The race between incumbent Democratic U.S. Sen. Kay Hagan and Republican challenger Thom Tillis was too close to call in North Carolina.
Tillis had 49 percent and Hagan had 47 percent of the vote with nearly 80 percent of the state’s precincts reporting, according to the state Board of Elections.
Some of the state’s most populous counties had not completely reported results.
The race pitted Tillis, the speaker of the GOP-controlled state House, against Hagan, a one-term Democrat with a record of backing President Barack Obama and his health care law.
The Affordable Care Act, generally, has not been popular in North Carolina.
Voters who backed Tillis said they wanted change.
“I think we are on a course to doom,” said Paula Crowther outside Roberson High School in Skyland. “I am really worried about it. All the policies that have been worked on for the last eight years have to change and it was important to me to help make a change.”
Democratic voter Ron Burrus said the Senate race was his main motivation for casting a ballot at the Wesley Grant Center in Asheville.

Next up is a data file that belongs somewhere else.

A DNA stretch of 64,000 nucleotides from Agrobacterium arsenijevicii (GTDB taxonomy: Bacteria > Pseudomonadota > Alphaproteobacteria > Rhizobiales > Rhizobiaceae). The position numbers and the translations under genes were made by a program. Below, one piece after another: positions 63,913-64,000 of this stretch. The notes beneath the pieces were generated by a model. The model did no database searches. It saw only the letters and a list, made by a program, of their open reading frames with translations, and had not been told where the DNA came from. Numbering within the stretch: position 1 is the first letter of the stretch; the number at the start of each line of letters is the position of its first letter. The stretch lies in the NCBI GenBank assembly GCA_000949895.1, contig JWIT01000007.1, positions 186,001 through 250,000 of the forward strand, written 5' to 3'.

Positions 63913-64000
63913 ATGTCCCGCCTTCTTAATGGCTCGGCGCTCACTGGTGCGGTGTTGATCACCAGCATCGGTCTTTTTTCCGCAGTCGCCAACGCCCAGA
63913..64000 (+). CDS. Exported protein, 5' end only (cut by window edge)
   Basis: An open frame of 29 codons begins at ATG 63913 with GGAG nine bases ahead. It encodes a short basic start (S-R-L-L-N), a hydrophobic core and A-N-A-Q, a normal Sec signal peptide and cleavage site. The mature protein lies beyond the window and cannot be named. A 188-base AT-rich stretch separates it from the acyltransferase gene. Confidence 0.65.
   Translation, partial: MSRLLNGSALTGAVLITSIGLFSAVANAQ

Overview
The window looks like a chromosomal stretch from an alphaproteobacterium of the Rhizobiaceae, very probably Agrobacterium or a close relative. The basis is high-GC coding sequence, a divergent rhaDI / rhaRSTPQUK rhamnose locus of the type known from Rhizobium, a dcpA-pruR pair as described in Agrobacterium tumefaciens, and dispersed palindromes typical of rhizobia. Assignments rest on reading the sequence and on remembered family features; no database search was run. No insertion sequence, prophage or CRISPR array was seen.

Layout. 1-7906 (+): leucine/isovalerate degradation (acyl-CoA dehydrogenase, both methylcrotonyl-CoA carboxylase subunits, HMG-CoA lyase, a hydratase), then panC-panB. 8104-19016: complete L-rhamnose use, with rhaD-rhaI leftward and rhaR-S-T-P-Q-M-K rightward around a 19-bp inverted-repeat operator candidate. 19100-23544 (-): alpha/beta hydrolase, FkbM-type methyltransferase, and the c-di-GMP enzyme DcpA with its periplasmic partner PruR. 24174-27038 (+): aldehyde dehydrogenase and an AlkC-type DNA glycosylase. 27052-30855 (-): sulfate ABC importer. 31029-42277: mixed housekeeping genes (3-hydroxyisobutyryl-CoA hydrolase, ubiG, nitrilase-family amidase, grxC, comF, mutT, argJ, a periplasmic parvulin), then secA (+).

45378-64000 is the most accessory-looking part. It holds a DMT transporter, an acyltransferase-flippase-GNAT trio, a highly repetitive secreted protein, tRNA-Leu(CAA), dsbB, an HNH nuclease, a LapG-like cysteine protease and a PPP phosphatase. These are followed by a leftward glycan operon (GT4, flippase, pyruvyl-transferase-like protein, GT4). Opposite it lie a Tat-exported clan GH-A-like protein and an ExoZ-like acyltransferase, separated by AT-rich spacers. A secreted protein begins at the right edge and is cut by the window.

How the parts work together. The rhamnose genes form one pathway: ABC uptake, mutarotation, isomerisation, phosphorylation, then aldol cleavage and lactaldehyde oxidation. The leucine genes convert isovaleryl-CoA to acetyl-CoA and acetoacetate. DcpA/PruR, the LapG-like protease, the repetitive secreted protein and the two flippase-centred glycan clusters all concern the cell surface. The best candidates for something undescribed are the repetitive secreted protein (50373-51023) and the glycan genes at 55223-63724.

“The fact that the balance of power in the Senate is at play,” said Burrus. He pointed to Tillis’ role as speaker of the N.C. House, leading the charge in a wave of conservative legislation.
“He cut jobs with the teachers, abortion, Medicaid — we need people who help the state of North Carolina. I just don’t think we’re going the right direction with Tillis,” he said.
The campaigns headed into Tuesday continuing to trade blows.
The Tillis campaign, late on Monday, blasted Hagan for a radio advertisement featuring an endorsement from Obama.
The president has been absent from the race. He narrowly won the state in 2008, but lost it in 2012.
Hagan’s campaign, late on Monday, pointed to predictions of her victory from U.S. News and World Report and Larry Sabato’s crystal ball website at the University of Virginia’s Center for Politics.
Libertarian Party nominee Sean Haugh is also on the ballot.
In total, the candidates and outside groups have spent and estimated $100 million, according to the Associated Press.
Hagan outspent Tillis by a nearly 3-to-1 margin entering the campaign’s final weeks.
Associated Press contributed.
SOURCE: Asheville Citizen-Times and Associated Press